This time of year is notorious for bogging teachers down. I remember thinking, middle of October, “I have how many more months of this??!!”
Time seems to stand still mid-fall. The excitement of the new year has worn off considerably, and the anticipation of Thanksgiving or Christmas break looms large.
Yet, this time of year can also be incredibly beautiful. The process of learning and growing is more evident than in August. It’s time to enjoy the process of teaching as you reflect mid-semester. Consider asking yourself, journaling responses, or discussing with your team answers to the following 5 questions:
1. Are all members of the class part of building class identity and culture?
Class belonging and identity takes shape over the course of an entire year. The first month is filled with students figuring out who they are and how they will fit in with the class culture. By October, though, class identity begins to take shape as kids come to see themselves as part of a larger learning community. Procedures have become routine as students take responsibility for their role in the class. Now’s the time to revisit Classbuilding and Teambuilding activities. You might consider changing seats and having students using Kagan’s “Uncommon Commonalities” to create team names. You could also have students complete a “Find Someone Who” activity to see how answers might have changed over the course of the semester.
2. Where have we seen heart growth?
Whatever your teaching context is, you can see and celebrate heart growth! The beauty of teaching in a Christian school is that you can overtly address heart issues with Biblical truths and one-on-one discipleship. If your teaching context is different, look for ways that students have grown in their compassion for others and ability to restore relationships. God has generously given us His common grace, so there’s no need to despair or neglect this question in a secular context. By trusting in and relying on the Holy Spirit, we can help all of our students to experience heart growth. This could also be the time that God uses you to speak truth and draw them to Himself. As teachers, we should also ask this question of ourselves. Where has God grown our hearts to love and care for students in ways that might have been difficult at the beginning of the year?
3. Where have we celebrated progress rather than perfection?
This is also the time of year where students are practically knee deep in new learning. I noticed that this was also the time of year where students distinguished themselves as “good at school” or “bad at school.” November is the turning point in student perception of learning. Use this period to remind and model for students what progress looks like. Find ways to incorporate growth mindset conversations as a way to reflect on learning, especially after assessments. The process of self-reflection is key in building lifelong learners!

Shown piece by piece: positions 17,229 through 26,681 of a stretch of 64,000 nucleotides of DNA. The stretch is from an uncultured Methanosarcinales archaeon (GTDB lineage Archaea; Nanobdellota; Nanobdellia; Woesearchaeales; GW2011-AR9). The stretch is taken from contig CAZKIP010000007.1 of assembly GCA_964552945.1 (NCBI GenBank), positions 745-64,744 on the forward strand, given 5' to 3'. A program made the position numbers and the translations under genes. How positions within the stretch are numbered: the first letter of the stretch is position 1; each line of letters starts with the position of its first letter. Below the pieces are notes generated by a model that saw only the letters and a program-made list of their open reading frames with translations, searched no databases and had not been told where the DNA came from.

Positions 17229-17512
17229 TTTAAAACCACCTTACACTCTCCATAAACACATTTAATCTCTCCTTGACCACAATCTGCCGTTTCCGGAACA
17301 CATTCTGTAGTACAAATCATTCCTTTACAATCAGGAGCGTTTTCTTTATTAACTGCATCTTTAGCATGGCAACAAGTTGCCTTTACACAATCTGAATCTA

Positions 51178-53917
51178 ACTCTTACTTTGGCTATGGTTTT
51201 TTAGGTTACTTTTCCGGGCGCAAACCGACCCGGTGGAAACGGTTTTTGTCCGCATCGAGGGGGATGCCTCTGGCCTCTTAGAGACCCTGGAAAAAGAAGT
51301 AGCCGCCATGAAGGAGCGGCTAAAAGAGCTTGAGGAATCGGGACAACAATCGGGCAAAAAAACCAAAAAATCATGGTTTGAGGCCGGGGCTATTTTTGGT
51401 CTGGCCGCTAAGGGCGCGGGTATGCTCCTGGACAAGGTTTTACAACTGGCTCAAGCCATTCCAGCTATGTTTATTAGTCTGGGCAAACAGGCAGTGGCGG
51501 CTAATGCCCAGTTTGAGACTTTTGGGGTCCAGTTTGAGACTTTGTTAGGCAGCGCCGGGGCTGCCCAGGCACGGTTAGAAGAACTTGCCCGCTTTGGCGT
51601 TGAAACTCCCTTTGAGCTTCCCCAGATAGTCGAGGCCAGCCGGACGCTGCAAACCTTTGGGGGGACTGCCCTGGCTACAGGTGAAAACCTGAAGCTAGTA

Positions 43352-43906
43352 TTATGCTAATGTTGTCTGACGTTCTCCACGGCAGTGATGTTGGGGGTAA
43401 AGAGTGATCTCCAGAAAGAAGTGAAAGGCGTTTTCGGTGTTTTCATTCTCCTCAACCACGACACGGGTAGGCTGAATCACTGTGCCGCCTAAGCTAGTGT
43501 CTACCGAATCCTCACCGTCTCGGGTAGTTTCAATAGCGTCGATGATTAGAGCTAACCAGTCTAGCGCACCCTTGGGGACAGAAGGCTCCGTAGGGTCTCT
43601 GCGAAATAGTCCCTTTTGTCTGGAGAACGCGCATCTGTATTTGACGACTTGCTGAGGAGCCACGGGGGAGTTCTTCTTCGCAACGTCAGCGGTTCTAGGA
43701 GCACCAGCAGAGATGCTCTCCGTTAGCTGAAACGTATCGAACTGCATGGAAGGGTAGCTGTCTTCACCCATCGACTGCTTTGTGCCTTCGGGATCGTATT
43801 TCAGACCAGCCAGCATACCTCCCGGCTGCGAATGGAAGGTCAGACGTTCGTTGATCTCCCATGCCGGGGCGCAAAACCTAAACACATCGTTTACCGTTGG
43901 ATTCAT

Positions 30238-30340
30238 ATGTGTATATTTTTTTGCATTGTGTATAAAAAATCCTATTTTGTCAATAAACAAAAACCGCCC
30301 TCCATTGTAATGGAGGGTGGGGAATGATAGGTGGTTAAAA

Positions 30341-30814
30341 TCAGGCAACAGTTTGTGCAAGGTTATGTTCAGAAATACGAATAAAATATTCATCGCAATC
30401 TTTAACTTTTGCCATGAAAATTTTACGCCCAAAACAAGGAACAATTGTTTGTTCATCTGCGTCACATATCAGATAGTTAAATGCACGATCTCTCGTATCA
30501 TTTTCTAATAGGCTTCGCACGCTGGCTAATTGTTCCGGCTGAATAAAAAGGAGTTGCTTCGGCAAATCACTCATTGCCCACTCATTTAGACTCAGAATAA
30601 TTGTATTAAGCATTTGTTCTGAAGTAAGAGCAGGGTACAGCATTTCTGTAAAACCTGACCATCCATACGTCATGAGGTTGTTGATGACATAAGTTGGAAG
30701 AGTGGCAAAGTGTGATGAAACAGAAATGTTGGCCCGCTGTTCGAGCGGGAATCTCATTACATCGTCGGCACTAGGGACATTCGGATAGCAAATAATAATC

4. How have we built family bonds? Where might family bonds be weak and need to be strengthened?
By now you’ve already had family-teacher conferences. Stakeholder bond-building doesn’t stop at conferences, though. Historically, I took October and November easy and neglected to strengthen family bonds, something I DON’T recommend. Rather, this is the time of year to double-down on positive notes home and continued positive contact with families. If to-do lists work for you, set aside 1-2 days a week to reach out to families in your class with a positive and personal note. This could be a 1-2 sentence note you email, write on a sticky note or say during a face-to-face interaction before or after school. Enjoy the process of getting to know families by building bonds with them throughout the entire year.
5. Where are students given opportunities to learn alongside others?
Even though the honeymoon phase of a new year is waning, use this mid-year reflection to add a boost to student motivation and excitement in the classroom. Capitalize on procedures becoming routine by introducing and implementing Kagan’s Cooperative Learning Structures. At the beginning of the year, I had my class practice structures, such as Mix-Pair-Share, Write-Pair-Share, and Gallery Walks with get to know you activities. Mid-semester is the time to introduce new structures. I recommend introducing 2 structures a month from now until December. Then, reevaluate in January. Keep and recycle old structures while introducing 3-4 new structures.
Some of my favorites for this time of year are “Quiz-Quiz-Trade” and “Match Mine.”
Quiz-Quiz-Trade: This one is perfect for test or quiz reviews. Have students write a question they think might be on the test or quiz on one side of a notecard. Then, have them write the answer on the back. They partner with someone else, quiz each other, then trade cards. Have students do this with 5 or 6 partners. They should hopefully end up with someone else’s card by the end of the activity.
Match Mine: This one works well for reviewing shapes in lower-elementary, characteristics of polygons in upper-elementary, or discussing character traits in any grade. Students create a picture with shapes or write the name of a character on their whiteboard. The key is to keep the whiteboard hidden (kind of like Battleship). Then, they give their partner clues. While the other partner listens to clues, they try and replicate what they’re hearing on their whiteboard. Use this link to find an excellent example of “Match Mine” using shapes.
However you find yourself answering these 5 reflection questions, my prayer for you is that God will use them to deepen your love for Him and for where He’s placed you in your career.
Join in the mid-semester reflection conversation by commenting with your responses or other questions you ask yourself during mid-semester reflections!